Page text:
Dr. Hanna Hartikainen from the School of Life Sciences at the University of Nottingham

Prof Okamura said: Our study also paves the way towards understanding how genes may support development of highly simplified parasites. For the first time in myxozoans we have identified homeobox domain-containing proteins that play a role in development in other animals, including in jellyfish relatives, and thus may promote development in primitive myxozoans. Such genes may have been lost in the more advanced myxozoans that have been studied to date.

Parasite spores

The team also found that the molecules required for the parasite to thrive, such as fat digesting proteins, were highly abundant in fish, which they believe may explain what triggers disease symptoms in fish hosts.

Dr Holland continued: “This work provides an important foundation for subsequent studies to further understand why a fish’s immune system is unable to ward off the parasite, as well as in understanding its metabolism and development.

“This has the potential to lead to the development of drugs and vaccines to help control PKD in the future. Indeed, we have already used the data to inform on studies into vaccine development and have uncovered a molecule the parasite uses to attack the fish immune system, in a way that is completely novel to animal parasites”.

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Story credits

This study was funded by the Biotechnology and Biological Sciences Research Council (BBSRC), a Swiss National Science Foundation Sinergia, EU 2020 ParaFishControl research programme, and the Natural History Museum, London.


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Notes to editors:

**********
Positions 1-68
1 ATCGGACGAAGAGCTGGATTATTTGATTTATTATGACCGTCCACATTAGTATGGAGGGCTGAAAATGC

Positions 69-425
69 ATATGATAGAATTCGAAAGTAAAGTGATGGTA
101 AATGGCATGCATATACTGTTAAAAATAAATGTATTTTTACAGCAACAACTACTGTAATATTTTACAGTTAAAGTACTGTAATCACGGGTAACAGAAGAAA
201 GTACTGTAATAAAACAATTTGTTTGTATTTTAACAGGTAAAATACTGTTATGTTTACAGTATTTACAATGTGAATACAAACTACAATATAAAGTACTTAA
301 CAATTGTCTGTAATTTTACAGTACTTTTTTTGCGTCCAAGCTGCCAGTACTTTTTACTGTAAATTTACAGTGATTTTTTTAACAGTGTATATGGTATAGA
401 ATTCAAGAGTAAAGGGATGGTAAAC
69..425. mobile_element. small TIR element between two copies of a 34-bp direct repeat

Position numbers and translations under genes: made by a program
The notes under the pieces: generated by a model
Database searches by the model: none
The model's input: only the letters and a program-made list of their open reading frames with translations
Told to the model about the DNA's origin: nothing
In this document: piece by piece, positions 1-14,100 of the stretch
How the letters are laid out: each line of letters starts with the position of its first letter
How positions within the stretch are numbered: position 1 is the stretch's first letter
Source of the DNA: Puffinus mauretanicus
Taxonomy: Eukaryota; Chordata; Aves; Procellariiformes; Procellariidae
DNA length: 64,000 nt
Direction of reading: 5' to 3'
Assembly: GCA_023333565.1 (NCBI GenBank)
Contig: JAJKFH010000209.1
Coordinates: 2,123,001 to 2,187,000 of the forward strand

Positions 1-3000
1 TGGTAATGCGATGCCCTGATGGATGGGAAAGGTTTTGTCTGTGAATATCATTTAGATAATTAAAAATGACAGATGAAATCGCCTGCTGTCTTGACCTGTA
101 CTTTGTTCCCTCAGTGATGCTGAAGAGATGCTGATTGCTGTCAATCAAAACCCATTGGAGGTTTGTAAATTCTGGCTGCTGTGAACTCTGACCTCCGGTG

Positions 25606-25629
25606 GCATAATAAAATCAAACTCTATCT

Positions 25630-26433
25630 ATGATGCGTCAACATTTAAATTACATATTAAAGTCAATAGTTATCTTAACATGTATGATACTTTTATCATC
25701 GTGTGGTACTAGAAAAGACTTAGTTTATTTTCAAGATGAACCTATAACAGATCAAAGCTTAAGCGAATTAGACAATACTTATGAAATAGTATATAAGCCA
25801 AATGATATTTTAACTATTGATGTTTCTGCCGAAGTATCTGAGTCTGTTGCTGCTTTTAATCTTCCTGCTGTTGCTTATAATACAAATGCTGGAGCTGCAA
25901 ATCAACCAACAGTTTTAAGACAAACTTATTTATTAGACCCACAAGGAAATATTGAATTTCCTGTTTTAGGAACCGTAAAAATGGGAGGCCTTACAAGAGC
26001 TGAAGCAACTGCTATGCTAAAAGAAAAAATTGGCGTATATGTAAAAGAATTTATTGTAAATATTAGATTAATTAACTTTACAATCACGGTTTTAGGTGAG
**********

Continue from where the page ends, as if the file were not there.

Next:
The University of Nottingham is a research-intensive university with a proud heritage, consistently ranked among the world’s top 100. Studying at the University of Nottingham is a life-changing experience and we pride ourselves on unlocking the potential of our students. We have a pioneering spirit, expressed in the vision of our founder Sir Jesse Boot, which has seen us lead the way in establishing campuses in China and Malaysia – part of a globally connected network of education, research and industrial engagement. The University’s state-of-the-art facilities and inclusive and disability sport provision is reflected in its status as The Times and Sunday Times Good University Guide 2021 Sports University of the Year. We are ranked eighth for research power in the UK according to REF 2014. We have six beacons of research excellence helping to transform lives and change the world; we are also a major employer and industry partner – locally and globally. Alongside Nottingham Trent University, we lead the Universities for Nottingham initiative, a pioneering collaboration which brings together the combined strength and civic missions of Nottingham’s two world-class universities and is working with local communities and partners to aid recovery and renewal following the COVID-19 pandemic.